This D&D 3rd Edition hack intends to provide a system that balances the various aspects I want from of fantasy roleplaying. The chassis of this system is 3.5, with certain mechanics from Star Wars d20 Revised Edition welded on. Magic has also been been changed somewhat so as to give it certain Vancianesque qualities. Some house rules have also been included in this post.

Wednesday, 22 February 2012

Reflections on Labyrinth Lord

I've now used the retro-clone for three sessions, and I'm beginning to question it's usefulness in my games. When I decided to try it out I defended it against repeated assaults from critics and naysayers, not because I had become a born again OSR fanatic, or because I was labouring under some naïve belief in the superiority of all things old. No, Sir, I went to bat for LL because I wished to go at it with an open mind, and because it forced me to approach my GM'ing in a different manner.

What I really like about LL is it's simplicity. However, this is also it's main weakness. I've said earlier that in some ways it plays similar to the Storytelling game system. I still hold to that statement, but with some qualifications. Just as ST, LL does not bind the players to what's on their sheets. Unlike ST however, LL does not provide much in the way of support for any type of play except combat. And herein lies the rub.

I want to run a game where the characters interact with the world they're in in more ways than by applying sword and spell. Skills, I've found, is key here, and LL has none. This is the reason why the system feels unfinished to me. Yes, I am aware of the arguments for role playing challenges instead of relying on rules to solve them, but if the players have to describe every single action they take outside of combat, it'll become quite tedious right fast. Conversely, I know that the lack of skills can be overcome by rolling modified ability-checks, but to me that only feels like masking a problem with a sub-par solution.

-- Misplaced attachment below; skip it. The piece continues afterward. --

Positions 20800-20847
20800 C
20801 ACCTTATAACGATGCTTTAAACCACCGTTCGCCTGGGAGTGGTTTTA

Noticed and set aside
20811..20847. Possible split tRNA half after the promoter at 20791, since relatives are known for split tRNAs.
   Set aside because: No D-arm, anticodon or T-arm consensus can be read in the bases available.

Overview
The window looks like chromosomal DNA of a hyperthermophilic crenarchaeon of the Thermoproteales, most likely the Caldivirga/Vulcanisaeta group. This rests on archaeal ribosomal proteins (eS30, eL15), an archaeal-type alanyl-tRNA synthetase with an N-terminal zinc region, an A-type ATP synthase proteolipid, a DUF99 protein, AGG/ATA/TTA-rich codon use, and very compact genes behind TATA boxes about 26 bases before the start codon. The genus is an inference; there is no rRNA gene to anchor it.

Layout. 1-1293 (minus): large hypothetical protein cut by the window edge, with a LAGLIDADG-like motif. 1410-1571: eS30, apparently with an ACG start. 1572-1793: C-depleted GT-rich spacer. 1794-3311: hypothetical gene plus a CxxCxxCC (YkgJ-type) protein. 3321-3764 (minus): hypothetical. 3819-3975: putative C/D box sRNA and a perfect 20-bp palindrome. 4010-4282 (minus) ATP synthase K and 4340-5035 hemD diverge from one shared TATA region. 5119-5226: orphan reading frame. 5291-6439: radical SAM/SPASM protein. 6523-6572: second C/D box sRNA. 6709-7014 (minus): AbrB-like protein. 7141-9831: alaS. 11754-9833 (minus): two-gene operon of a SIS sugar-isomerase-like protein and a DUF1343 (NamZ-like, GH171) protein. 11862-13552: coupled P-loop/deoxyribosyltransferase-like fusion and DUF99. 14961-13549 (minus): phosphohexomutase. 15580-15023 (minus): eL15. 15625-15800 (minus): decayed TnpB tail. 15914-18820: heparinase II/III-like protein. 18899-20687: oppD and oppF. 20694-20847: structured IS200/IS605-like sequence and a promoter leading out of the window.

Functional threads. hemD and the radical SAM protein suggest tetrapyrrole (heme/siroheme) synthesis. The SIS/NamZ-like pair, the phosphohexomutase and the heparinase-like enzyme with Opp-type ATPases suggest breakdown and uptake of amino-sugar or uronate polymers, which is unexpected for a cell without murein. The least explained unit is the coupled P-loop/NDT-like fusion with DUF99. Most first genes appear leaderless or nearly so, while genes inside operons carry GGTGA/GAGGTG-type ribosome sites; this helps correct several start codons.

So, while I haven't pulled the plug on this experiment yet, the results are starting to come in, and when it is brought before the committee I would not be surprised if the old school is abandoned in favour of 3.X. Hell, I've already started thinking about which iteration of 3.X we should use.

Monday, 20 February 2012

Player of the game

Last Friday we played a session of our ongoing campaign. Jessie sat in on most of it, and she was very much focussed on the game. While she's not that into the deep roleplaying aspect of the game, she likes rolling dice, and she is good at supporting the actions of the other players.

Full session report to come.

Sunday, 19 February 2012

Random encounter table 2.1

This is a random encounter table I put together as I was playing with ideas.

Dave and Matt, I leave it up to you as to weather or not you wish to read further on this post. These encounters may or may not come into play, but reading them now may affect your experience of the game if it becomes relevant.

Wednesday, 15 February 2012

How archery should be done

So, say a combat round lasts 10 seconds. I counted seven arrows, and judging by the footage at the end, her grouping is flawless.

Tuesday, 14 February 2012

Iron Sky Trailer

I've mentioned this movie before, but it bears repeating. It premiers on March 4, 2012, but it's already received outstanding reviews at the Berlinale. To quote one critic, "it's like a heavy metal band just arrived at the Berlin Philharmonic in the middle of Verdi's Requiem and stole all the applause."